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No Wall Too High

One Man's Daring Escape from Mao's Darkest Prison
Narrated by: David Shih
Length: 11 hrs and 32 mins
4.5 out of 5 stars (7 ratings)

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Publisher's Summary

Mao Zedong's labor reform camps were notoriously brutal; modeled after the Soviet gulag, their inmates were subject to backbreaking labor, malnutrition, and vindictive wardens. They were thought to be impossible to escape - but one man did.

Xu Hongci, a young medical student, was a loyal member of the Communist Party until he fell victim to Mao Zedong's Anti-Rightist Campaign in 1957. After posting a criticism of the party, he spent the next 14 years in the labor camps. Despite horrific conditions and terrible odds, Hongci was determined to escape, failing three times before he succeeded in 1972.

Originally published in Hong Kong, Hongci's remarkable memoir recounts his life from childhood through his prison break. After discovering the book in a Hong Kong library, the journalist Erling Hoh tracked down the original manuscript and compiled this abridged translation of Hongci's memoir, which includes background on this turbulent period and an epilogue following Hongci up to his death in 2008. Almost nobody was able to escape from Mao's labor camps, but No Wall Too High tells the true story of someone who did.

©2008 Sukh Oyunbileg, Oyunbileg Anjir, Oyunbileg Buyant, and Oyunbileg Esenya; translation and condensation copyright 2017 by Erling Hoh (P)2017 Tantor

Critic Reviews

"To understand the deepest source of China's rise, read Xu Hongci's astonishing epic, a tale of ingenuity, bravery, and, most importantly, unshakable determination." (Evan Osnos, National Book Award-winning author of Age of Ambition)

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Cannot Recommend This Enough!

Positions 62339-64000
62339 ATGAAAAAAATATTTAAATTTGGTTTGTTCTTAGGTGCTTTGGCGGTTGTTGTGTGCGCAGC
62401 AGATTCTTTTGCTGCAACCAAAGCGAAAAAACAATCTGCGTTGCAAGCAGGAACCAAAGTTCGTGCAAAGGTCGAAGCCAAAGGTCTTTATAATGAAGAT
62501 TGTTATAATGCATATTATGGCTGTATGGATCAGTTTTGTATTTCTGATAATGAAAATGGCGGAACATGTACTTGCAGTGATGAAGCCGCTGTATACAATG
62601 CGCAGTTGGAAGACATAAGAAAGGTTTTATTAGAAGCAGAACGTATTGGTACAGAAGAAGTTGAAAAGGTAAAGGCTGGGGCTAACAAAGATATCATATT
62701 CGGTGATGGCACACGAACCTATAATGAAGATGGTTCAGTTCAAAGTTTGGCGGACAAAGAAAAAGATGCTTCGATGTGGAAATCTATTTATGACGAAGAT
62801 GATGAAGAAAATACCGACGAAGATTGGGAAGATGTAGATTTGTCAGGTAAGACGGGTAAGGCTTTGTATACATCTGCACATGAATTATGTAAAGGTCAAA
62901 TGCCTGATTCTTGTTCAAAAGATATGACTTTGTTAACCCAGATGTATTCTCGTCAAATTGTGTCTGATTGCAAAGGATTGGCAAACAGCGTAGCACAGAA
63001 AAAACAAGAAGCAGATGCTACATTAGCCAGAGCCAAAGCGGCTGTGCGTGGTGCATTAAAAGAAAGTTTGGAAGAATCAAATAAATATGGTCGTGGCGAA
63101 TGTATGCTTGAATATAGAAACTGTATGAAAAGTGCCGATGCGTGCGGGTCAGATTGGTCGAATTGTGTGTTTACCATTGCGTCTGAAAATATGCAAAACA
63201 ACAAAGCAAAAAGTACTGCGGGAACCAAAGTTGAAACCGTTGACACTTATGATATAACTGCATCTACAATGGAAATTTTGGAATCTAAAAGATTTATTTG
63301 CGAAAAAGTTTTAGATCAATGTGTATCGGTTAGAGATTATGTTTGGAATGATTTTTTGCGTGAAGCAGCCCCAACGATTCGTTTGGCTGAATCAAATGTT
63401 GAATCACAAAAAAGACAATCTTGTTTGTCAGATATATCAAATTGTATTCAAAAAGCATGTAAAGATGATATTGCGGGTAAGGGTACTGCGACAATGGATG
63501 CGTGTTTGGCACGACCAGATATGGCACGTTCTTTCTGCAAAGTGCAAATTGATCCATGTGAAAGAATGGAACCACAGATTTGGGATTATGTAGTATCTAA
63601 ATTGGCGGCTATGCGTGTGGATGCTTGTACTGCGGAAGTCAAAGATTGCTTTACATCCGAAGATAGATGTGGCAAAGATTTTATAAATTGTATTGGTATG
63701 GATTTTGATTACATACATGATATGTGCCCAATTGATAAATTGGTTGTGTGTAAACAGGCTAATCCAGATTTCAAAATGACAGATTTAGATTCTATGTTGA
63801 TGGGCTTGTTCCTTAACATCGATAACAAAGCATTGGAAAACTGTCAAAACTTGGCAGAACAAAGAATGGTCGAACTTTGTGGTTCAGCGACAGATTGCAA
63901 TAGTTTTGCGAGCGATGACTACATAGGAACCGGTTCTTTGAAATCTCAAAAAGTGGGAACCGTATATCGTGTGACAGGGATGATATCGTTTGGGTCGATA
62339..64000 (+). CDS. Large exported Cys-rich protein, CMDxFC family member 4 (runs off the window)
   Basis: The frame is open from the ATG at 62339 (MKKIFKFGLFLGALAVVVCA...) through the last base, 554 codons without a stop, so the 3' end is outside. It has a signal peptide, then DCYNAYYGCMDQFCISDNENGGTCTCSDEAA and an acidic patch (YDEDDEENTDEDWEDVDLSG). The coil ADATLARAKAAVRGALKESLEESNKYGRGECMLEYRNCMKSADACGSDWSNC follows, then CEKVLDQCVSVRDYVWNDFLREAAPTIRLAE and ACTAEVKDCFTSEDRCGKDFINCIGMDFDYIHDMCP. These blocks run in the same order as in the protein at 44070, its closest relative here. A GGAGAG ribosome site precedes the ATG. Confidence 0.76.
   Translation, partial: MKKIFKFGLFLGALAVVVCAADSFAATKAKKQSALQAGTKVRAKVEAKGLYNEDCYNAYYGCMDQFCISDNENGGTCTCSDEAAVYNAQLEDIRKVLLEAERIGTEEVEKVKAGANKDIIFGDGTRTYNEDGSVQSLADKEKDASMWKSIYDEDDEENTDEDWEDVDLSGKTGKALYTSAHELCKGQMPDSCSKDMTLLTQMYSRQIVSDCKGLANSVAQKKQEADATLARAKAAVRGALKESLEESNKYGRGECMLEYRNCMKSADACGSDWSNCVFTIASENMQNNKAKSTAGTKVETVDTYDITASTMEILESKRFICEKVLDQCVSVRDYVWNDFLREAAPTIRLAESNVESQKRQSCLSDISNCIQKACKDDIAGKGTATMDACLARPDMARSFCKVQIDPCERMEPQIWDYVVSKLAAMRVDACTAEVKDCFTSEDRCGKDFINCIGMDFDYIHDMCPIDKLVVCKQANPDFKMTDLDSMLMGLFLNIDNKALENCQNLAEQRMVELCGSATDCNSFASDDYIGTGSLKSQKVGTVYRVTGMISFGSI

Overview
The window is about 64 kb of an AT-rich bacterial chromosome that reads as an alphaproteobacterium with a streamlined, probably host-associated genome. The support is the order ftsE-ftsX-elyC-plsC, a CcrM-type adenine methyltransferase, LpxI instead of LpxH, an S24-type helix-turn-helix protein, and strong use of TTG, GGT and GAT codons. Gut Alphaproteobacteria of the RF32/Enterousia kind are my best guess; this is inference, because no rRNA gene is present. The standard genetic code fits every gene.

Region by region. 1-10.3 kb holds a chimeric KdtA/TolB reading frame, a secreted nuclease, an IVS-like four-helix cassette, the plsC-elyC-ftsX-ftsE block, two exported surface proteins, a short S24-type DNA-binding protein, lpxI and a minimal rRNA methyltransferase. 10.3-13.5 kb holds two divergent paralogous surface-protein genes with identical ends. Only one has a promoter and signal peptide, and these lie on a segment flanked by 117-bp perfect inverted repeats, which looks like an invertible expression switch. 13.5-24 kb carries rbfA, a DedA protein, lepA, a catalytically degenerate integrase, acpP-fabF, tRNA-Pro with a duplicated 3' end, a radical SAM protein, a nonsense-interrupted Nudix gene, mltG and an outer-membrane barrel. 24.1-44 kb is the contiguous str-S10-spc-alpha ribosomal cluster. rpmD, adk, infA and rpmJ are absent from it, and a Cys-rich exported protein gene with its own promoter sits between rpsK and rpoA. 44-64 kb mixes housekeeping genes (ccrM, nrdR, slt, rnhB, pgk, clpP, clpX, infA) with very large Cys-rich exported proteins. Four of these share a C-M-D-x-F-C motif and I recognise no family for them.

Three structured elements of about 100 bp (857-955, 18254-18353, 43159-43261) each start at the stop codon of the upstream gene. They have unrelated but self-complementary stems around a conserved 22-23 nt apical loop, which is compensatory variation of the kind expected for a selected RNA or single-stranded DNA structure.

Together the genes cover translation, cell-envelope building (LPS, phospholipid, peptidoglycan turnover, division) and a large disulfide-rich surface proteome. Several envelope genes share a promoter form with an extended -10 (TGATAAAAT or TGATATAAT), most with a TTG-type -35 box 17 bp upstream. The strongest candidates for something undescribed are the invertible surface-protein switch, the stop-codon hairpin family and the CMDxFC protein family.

Despite my knowledge of the Great Leap Forward and the Cultural Revolution, I had to admit that I did not have a good view of these horrific events or of the Laogai (Chinese gulags). I picked this audiobook up because I wanted to learn more about these topics from someone who experienced this firsthand. I was FAR from disappointed.

David Shih's narration was stellar and gives an excellent voice to the words of the author, Xu Hongci. The tone with which he speaks conveys perfectly Hongci's reactions of perplexity and disbelief as he was slammed with one absurd charge after another during his self-criticisms and struggle sessions.

As for the story itself: it is nothing short of a story of survival and struggle. Based on my knowledge of the communes and collectives, I went into this knowing that the experience must have been terrible. I came out of this feeling that "terrible" is woefully inadequate, and a more fitting description would be something along the lines of "profoundly nightmarish." This man was stripped of almost everything and everyone he held near and dear to him, and the constant humiliations, degradation, and outright betrayals would be more than enough to shatter most men and women in his situation. This is a story about survival, yes, but also of perseverance as he managed to stay true to himself and his beliefs.

For those who might be interested in the historical aspect of this book, each part has a preface that informs the reader about what was going on throughout China at large. For example, during the years of the Great Leap Forward, the author takes a step back and reviews what it was, how long it went on for, and how it impacted China. Hongci's experience, as jaw-dropping as it is, serves as a microcosm to what others experienced under Mao's tyranny.